I loved that show as a kid, but when I rewatched it a few years ago I walked away loving it even more. "Mad Love" is the highlight, of course; as you say, it is the best superhero book around. But it's not like that was a fluke; there's some absolutely amazing stories told in that series (ok, there are a couple of stinkers too, but we'll just ignore those for now). Even with the comics being dominated by SHOCKING DEATHS and CHANGES THAT WILL NEVER BE UNDONE (UNTIL THEY ARE!), none of it matches up to an episode where Batgirl has a Scarecrow hallucination where she falls to her death and lands on her dad's police car, which leads to her bereaved father swearing vengeance on Batman and hunting him down until they both die a violent death. It's smart, it's dark, it never once felt gimmicky or like a stunt to grab wavering attention, and managed to do interesting and challenging things with the characters all while treating them with respect (down to an ending scene where Gordon basically tells an about-to-confess Barbara that, no, he's not a complete idiot and knows exactly what she's about to tell him a good decade or so before they finally gave the character that small dignity in the comics...and then erased it). And even after all that, it was still handled sensibly enough that it could air in a time slot deemed suitable for children.

    But getting back to the point at hand, Harley is an amazing character that, in all reality, shouldn't have ever been as successful as she was. There's about six million ways that "we're going to give the Joker a clown girlfriend" could have gone wrong*, and yet...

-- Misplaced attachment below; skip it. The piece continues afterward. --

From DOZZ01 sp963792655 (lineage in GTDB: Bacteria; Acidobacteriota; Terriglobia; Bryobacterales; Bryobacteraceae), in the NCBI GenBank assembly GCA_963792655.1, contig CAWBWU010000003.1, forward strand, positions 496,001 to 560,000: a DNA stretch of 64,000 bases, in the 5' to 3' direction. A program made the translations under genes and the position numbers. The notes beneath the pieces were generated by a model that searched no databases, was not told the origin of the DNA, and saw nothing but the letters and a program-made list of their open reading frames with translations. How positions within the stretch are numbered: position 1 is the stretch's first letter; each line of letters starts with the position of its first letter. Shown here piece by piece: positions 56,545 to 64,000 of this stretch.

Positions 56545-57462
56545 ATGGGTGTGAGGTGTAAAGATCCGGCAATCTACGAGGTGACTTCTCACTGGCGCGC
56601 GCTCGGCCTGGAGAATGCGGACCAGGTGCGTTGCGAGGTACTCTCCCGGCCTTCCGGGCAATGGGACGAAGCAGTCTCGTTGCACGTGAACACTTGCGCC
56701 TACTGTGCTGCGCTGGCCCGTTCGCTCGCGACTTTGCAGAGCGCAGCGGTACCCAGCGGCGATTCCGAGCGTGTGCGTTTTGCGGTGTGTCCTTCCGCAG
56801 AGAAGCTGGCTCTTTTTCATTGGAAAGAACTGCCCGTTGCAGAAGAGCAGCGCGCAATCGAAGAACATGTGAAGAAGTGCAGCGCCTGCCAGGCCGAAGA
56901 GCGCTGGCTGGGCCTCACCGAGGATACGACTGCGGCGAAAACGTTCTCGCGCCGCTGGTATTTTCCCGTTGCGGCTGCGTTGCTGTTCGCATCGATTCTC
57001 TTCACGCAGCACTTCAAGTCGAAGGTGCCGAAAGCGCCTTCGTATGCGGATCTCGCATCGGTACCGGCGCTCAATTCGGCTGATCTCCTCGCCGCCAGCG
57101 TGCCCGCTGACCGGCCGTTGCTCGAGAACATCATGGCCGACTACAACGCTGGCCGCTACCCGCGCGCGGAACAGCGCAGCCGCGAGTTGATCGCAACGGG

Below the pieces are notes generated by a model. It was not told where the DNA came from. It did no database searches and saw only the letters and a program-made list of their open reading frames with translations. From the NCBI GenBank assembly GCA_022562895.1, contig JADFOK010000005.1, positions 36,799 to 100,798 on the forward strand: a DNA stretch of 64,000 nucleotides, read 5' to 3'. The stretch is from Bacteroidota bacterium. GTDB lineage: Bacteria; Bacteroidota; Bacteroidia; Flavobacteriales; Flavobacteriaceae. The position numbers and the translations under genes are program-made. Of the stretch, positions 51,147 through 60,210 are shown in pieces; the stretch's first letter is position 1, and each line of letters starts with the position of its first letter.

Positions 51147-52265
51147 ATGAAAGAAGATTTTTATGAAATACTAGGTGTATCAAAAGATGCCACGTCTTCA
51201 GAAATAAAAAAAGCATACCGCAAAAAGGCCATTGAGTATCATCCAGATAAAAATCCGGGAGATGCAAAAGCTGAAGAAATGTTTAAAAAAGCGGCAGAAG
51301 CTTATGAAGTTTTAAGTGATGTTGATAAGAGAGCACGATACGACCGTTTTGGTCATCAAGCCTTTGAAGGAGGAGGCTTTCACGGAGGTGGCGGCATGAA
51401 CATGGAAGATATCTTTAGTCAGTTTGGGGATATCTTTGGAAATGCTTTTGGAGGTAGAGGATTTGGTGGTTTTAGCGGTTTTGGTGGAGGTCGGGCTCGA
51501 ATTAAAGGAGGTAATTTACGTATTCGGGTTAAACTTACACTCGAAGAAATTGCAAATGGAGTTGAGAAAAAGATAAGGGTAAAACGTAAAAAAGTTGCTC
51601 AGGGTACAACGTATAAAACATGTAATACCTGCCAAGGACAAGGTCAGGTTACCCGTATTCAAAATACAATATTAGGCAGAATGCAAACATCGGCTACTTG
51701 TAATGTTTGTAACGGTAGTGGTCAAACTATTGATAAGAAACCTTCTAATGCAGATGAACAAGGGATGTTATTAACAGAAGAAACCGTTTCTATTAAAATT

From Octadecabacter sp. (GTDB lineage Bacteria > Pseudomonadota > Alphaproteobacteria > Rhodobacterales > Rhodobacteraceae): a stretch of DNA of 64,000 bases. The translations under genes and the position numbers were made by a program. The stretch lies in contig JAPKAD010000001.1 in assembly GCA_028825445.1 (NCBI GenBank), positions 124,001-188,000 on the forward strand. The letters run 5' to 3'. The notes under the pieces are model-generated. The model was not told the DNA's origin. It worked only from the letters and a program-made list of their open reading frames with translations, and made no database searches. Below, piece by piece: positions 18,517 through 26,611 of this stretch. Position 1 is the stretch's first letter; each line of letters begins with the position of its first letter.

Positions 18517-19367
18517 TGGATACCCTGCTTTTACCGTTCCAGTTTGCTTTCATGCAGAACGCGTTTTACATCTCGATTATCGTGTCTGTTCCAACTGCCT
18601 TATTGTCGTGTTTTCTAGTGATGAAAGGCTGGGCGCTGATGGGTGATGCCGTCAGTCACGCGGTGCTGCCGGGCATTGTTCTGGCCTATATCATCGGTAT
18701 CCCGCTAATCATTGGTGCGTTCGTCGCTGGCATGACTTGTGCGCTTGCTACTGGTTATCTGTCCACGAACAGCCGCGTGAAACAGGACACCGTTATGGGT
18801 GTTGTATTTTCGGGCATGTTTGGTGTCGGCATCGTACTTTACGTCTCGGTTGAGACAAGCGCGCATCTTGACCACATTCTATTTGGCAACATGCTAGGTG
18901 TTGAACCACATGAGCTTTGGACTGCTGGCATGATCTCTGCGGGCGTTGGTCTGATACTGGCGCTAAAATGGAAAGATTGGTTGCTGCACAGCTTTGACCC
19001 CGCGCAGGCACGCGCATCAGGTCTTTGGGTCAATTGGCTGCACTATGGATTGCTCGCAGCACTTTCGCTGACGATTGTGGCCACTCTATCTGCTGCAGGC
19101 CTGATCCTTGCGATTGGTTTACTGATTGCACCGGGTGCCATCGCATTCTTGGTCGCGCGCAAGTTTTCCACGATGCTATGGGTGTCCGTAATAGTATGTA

*see: the New52 Harley Quinn

    "Thanos, ah Thanos. There's a certain flaw in his thinking, isn't there, from the POV of anyone who isn't entirely insane ..."

    Thanos is sort of like Dr. Doom: he should be absolutely ridiculous and impossible to take seriously, and yet he's one of the greatest superhero characters there is. It's all about the conviction. His plan is absolutely bonkers, but boy does he BELIEVE in it.

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    1. Hello Adam:- Comics have long been famous for ... going their own way. Rather than reaching out for new audiences, or even attempting to hold onto anything but the core of their readership, the Big Two have a tendency to target the "I-LIKE-GRIM" adolescent tendency. As such, little of BAS's quality appears to have been fastened onto as an influence in general terms.

      I can't add to your summary of the virtues of even the most apparently bleak of BAS episodes, except to say "huzzah". I agree entirely. In fact, I dearly wish that some clever soul would actually issue the series on DVD in Britain so that we could enjoy something other than the first few series. Pah.

      I like your analysis of why we believe in Thanos, when the character's done right. His conviction is beguiling, isn't it? Go to the well too often and he becomes utterly wearisome, mind you, and it's hard to believe that we ever REALLY needed to see him after the wonderful Avengers/Marvel-Tow-In-One Warlock crossover. But he has had his moments since, and I can hope he'll have a fantastic time on the Big Screen, trying, and failing, to destroy a large chunk of everything.

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  9. "She's the woman who never got over the boy she loved when growing up, and he's the boy who grew up to be Superman and fell in love with Lois Lane instead."

    This is an incredibly beautiful, melancholy sentence.

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    1. Hello Roni:- Thank you. There is something deeply melancholic about characters who are doomed to be heartbroken, isn't there?

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  10. Re: Thanos- No, he and Adam Warlock never needed to appear again after the initial Starlin material, but my generation didn't discover him until Infinity Gauntlet. He was this AWESOME!!! new bad guy who happened to have debuted in the '70s that we instanly took to. Even after the diminishing returns of subsequent appearances, he still has a mystique about him.